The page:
Kashmiris mark Pakistans 60 years with calls for India to quit
14 August 2007
The Daily Times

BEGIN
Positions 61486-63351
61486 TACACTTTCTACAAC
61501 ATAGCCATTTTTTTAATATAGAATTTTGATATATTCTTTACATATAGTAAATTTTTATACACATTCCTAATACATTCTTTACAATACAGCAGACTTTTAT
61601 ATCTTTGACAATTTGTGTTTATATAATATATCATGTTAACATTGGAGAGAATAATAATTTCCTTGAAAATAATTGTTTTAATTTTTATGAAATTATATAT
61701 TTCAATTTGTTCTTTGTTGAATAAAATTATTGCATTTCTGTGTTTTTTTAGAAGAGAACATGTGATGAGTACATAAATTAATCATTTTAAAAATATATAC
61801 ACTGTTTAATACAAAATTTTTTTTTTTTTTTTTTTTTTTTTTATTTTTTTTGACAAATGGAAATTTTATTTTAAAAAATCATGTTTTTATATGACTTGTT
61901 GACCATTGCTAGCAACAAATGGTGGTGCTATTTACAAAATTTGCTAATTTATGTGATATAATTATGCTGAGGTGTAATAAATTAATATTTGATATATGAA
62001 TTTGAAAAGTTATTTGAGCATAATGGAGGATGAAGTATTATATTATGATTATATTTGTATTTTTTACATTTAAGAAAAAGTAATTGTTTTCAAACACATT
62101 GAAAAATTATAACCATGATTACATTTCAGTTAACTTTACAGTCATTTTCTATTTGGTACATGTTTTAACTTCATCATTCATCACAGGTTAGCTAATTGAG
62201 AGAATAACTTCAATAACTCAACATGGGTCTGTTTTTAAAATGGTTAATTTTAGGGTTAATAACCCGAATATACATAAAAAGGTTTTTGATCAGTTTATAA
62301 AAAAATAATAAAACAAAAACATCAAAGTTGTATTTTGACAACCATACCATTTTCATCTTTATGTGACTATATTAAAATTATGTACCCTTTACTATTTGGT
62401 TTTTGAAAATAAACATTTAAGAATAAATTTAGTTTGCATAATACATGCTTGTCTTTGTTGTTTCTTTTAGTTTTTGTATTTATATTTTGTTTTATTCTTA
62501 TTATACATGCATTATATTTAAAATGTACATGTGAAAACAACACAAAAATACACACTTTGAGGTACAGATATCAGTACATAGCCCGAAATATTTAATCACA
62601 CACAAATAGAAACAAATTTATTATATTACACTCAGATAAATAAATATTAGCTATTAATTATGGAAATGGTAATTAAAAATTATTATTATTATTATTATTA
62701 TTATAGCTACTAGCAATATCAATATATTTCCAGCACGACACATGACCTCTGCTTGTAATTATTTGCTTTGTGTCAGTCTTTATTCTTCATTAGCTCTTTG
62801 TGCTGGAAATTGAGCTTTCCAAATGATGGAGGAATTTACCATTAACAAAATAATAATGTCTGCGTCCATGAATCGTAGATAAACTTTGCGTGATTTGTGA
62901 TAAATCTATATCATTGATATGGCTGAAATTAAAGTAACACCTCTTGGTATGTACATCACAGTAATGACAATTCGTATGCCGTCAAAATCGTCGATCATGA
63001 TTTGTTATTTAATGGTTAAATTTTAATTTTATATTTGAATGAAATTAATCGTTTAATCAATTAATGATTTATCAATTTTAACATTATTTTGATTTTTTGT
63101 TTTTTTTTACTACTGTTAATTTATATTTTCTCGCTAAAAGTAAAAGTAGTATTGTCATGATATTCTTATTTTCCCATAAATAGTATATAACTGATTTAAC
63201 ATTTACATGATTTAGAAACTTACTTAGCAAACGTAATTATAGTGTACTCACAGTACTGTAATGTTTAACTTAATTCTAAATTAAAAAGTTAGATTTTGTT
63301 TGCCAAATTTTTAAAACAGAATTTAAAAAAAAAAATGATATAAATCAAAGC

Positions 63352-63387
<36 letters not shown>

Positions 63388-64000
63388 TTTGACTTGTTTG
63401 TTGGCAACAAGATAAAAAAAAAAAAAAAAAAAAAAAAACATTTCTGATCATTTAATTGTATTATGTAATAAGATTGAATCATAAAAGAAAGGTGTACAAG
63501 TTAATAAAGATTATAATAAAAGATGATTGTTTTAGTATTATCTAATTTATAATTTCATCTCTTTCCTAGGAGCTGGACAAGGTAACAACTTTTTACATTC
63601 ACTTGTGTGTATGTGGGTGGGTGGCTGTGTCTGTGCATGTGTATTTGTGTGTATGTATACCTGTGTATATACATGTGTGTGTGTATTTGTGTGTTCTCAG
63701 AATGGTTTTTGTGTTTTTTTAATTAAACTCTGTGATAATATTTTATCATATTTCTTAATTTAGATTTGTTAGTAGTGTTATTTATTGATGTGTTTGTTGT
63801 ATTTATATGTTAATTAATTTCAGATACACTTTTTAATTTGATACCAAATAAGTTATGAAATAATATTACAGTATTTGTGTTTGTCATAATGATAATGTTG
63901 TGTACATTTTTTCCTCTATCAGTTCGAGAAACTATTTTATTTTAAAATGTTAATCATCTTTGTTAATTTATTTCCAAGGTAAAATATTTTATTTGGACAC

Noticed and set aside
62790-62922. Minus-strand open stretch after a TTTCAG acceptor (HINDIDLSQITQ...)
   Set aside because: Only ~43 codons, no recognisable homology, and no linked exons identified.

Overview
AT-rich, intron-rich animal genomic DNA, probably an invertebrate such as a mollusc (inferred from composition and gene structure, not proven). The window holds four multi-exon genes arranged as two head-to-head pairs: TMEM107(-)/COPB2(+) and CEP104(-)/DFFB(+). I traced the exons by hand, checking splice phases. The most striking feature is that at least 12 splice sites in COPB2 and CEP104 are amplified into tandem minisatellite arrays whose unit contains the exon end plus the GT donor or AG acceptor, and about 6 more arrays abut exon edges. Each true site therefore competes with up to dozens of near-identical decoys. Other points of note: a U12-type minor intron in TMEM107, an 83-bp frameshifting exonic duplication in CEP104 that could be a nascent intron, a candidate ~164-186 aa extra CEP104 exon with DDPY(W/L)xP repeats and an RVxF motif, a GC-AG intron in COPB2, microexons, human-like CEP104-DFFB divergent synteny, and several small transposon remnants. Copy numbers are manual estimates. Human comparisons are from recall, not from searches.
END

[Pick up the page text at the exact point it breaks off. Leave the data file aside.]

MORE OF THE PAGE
Islamabad: Pakistans 60th Independence Day was observed Tuesday in Muzaffarabad with calls for India to quit the Himalayan state. Pakistani and Kashmiri flags were raised at the presidential palace in the mountain-ringed capital. A police contingent presented a guard of honour to AJK President Raja Zulqarnain and Premier Sardar Attique Ahmed Khan, officials said. The Pakistani flag fluttered over government and private buildings, which were lit-up at night with brightly coloured lights. Large banners read, Kashmir will become Pakistan, and Happy Independence Day. Pakistan and India should use their energies for the well-being of the people of the region and for the survival of all the people of the world, said Zulqarnain during a meeting with the AJK PM. The divided territory of Kashmir has sparked two of the three wars fought between India and Pakistan since their independence from Britain in 1947, and an insurgency against Indian rule began in the state in 1989. A peace process was launched by the two nuclear-armed neighbours in 2004, and although violence has dipped significantly on the ground, there has been scant progress on issues such as troop reductions. Kashmiris have also seen no movement by India towards addressing the wider issue of the future of the region, with New Delhi refusing to even acknowledge that Kashmir is disputed territory. India accuses Pakistan of arming, training and pushing across rebels into Indian Kashmir. Indian officials routinely refer to Kashmiri rebels fighting New Delhis rule in the insurgency-racked Himalayan region as terrorists. They charge that Islamabad has done little to rein in militant groups based in Pakistan. Meanwhile, the All Parties Hurriyat Conference has congratulated the people and the government of Pakistan on the countrys Independence Day.